He says many dementia sufferers from a non English speaking background revert back to their first language, and often need extra support from bilingual health workers or interpreters.

Mr Migliorino says it is also critical for policy-makers to work alongside migrant communities to overcome some cultural stigma around dementia.

“It is an issue for them because what happens is the phenomena tends to be that it’s hidden. It tends to not be presented or people aren’t presenting with dementia until far later in the dementia course and at that point, services are far harder to actually access. There’s also the sense of community shame and sensitivity. So we really do need to work with the communities around dementia.”

The FECCA report also highlights the changing cultural make-up of Australia’s older population.

It predicts that older migrants from China, Vietnam and India are likely to outnumber those from Greece and Italy over coming decades.

Adelaide-based Rosa Colanero is the Chief Executive Officer of Multicultural Aged Care.

She believes the current aged care system is not keeping pace with the changing cultural-make up of the population and is failing to provide enough bilingual workers.

“The Vietnamese, the Chinese and the Indians of the future- they are the emerging communities, particularly the Chinese and the Indians and we will need an aged care service or aged care services that are able to deliver culturally appropriate care to them.”

 

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Aid effort for Vanuatu intensifies

(Transcript from World News Australia)

Australia has stepped up its aid mission to Vanuatu – with dozens of emergency services personnel flying to Port Vila this afternoon.

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Government and humanitarian agencies are working to assess the full extent of the damage – so a longer-term strategy to deal with the disaster can be put in place.

Helen Isbister reports.

(Click on the audio tab above to hear the full report)

On a mission to assist in cyclone ravaged Vanuatu, a 54-strong taskforce, comprising fire and police officers, paramedics, doctors and engineers, flew out of Richmond Air base in Sydney today.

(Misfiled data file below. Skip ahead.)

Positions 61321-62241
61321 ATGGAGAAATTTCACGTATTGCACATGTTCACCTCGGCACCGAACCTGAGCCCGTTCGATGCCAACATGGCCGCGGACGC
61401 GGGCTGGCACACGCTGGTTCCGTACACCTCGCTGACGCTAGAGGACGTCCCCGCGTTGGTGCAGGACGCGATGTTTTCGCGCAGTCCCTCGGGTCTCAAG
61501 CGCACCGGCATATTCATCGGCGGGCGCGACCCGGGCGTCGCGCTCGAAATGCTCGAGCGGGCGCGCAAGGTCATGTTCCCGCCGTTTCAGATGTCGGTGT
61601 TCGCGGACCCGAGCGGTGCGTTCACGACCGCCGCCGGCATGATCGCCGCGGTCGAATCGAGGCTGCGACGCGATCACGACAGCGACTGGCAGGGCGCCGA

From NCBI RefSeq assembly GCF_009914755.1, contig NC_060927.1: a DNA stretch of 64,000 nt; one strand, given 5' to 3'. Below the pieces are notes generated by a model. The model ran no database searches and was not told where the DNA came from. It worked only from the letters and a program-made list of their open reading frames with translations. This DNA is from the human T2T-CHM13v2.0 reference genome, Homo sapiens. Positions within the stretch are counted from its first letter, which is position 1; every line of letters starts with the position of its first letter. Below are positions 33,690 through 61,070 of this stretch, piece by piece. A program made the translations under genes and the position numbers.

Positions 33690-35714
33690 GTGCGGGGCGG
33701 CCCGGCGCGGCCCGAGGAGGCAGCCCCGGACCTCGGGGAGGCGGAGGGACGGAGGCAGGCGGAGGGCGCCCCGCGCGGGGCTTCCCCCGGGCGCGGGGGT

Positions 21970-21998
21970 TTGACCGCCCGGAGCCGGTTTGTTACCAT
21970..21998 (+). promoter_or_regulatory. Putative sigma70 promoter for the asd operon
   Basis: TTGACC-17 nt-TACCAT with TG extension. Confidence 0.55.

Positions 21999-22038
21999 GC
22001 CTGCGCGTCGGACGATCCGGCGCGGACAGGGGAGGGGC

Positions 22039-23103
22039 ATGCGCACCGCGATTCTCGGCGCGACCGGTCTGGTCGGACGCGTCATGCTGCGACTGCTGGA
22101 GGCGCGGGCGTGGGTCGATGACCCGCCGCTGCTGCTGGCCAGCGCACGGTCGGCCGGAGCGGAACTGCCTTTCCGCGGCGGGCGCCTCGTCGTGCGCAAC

Greg Mullins is the Commissioner of Fire and Rescue New South Wales

“The bulk of the team – fire and rescue officers of whom have had experience in Japan, Christchurch Indonesia and Solomon Islands, so they’re very experienced rescue personnel.”

They’ll focus on repairing critical infrastructure, like the severely-damaged old Port Vila Hospital.

With several tonnes of equipment, including tents, drinking water, food and generators, the team can be self sufficient for up to two weeks.

Foreign Minister, Julie Bishop says their focus will be on providing immediate aid to the ravaged region.

“Our urban search and rescue teams are highly experienced – tragically they have had a lot of experience in this type of work. Our interest is in ensuring the immediate humanitarian needs are met – that life saving measures are put in place and at the same time, we’re then focussing on the clean-up effort.”

Health Minister Susan Ley gave details of an additional medical assistance team of 20 personnel, who are scheduled to arrive in Port Vila tomorrow.

“This team is made of doctors, nurses, paramedics, a radiographer, pharmacist – and all together will take our total health deployment to 27. The team will work within the new wing of the existing hospital and with local staff to provide general practise and emergency care shifts.

At Amberley Airforce base in Brisbane today two more military aircraft took off, packed with personnel and supplies.

Aside from delivering immediate aid – a more complex operation is underway to assess how the disaster should be tackled in the medium to longer future.

It’s a collaborative effort involving the government and humanitarian organisations.

Peter Walton is the head of the international program at the Australian Red Cross.